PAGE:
US Army’s first large-scale deployment of Ears expected by end of year
QinetiQ North America’s Technology Solutions Group has announced a $9.95 million order from the US Army's Rapid Equipping Force (REF) for SWATS Soldier-Wearable Acoustic Targeting Systems. Part of the Ears Gunshot Localization System product family, SWATS soldier-worn units will be deployed to US Army troops in both Iraq and Afghanistan this year. The deployment, expected to be complete by early next year, will also include QinetiQ North America personnel to provide training and field support.
This is the US Army’s first large-scale deployment of any soldier-wearable gunshot and sniper detection solution.
According to Don Steinman, Director of Technology Marketing and Transition for QinetiQ North America’s Technology Solutions Group, QinetiQ North America worked directly with the United States military to extensively test Ears, both in-theatre and in stateside demonstrations. The results, he says, meet the US Army’s requirement and give soldiers an important tool to help keep them safe. The Ears systems purchased by the REF will include next-generation sensors and rugged features that further address the environment in which the gunshot localization systems will be deployed.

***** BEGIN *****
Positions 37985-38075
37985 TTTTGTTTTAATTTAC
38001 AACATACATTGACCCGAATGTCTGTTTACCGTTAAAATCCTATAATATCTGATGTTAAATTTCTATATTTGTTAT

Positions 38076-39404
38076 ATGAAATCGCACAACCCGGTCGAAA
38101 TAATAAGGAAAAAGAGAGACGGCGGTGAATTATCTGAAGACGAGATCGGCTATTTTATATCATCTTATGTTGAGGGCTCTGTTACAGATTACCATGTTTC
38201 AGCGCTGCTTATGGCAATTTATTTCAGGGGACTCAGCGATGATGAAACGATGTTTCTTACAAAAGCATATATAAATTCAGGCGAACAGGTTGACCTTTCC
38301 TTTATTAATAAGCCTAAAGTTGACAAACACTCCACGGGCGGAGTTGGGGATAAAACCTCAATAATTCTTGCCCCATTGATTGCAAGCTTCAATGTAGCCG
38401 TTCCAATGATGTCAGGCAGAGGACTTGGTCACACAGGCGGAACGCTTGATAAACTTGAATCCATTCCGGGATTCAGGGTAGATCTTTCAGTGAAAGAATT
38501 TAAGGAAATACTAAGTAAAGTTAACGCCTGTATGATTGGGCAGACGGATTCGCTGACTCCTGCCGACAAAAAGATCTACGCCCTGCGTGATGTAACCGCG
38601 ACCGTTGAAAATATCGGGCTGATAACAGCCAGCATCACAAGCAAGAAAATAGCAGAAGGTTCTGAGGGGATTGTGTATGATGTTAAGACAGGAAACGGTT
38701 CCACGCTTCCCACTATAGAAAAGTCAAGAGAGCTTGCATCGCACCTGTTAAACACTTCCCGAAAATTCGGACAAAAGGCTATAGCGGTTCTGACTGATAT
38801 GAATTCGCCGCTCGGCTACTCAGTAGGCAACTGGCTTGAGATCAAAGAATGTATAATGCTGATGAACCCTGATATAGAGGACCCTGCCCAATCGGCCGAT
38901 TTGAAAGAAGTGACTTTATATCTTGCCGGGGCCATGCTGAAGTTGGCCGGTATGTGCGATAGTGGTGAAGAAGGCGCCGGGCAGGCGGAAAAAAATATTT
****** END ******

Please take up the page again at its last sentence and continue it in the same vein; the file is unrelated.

“The soldiers gave us feedback and we acted on it,” said Steinman. “The result is a powerful, rugged, and lightweight gunshot localization system that helps the individual warfighter rapidly respond to dangerous situations.”
The mission of the REF is to equip operational commanders with off-the-shelf solutions, insert future force technology required by engaged and deployed forces, and assess capabilities, thus enabling US forces to rapidly confront an adaptive enemy.
QinetiQ North America developed the Ears Gunshot Localisation System to allow military personnel to immediately and accurately respond to sniper fire. The Ears low-profile acoustic sensor, coupled with operator interfaces designed for individual soldiers, vehicles and fixed locations, audibly cues soldiers with direction and distance in just a fraction of a second from the first gunshot, without being confused by surrounding sounds. The palm-sized, 6.4-ounce core sensor needs only one gunshot to accurately locate snipers in a 360-degree view, even when in use in a moving vehicle.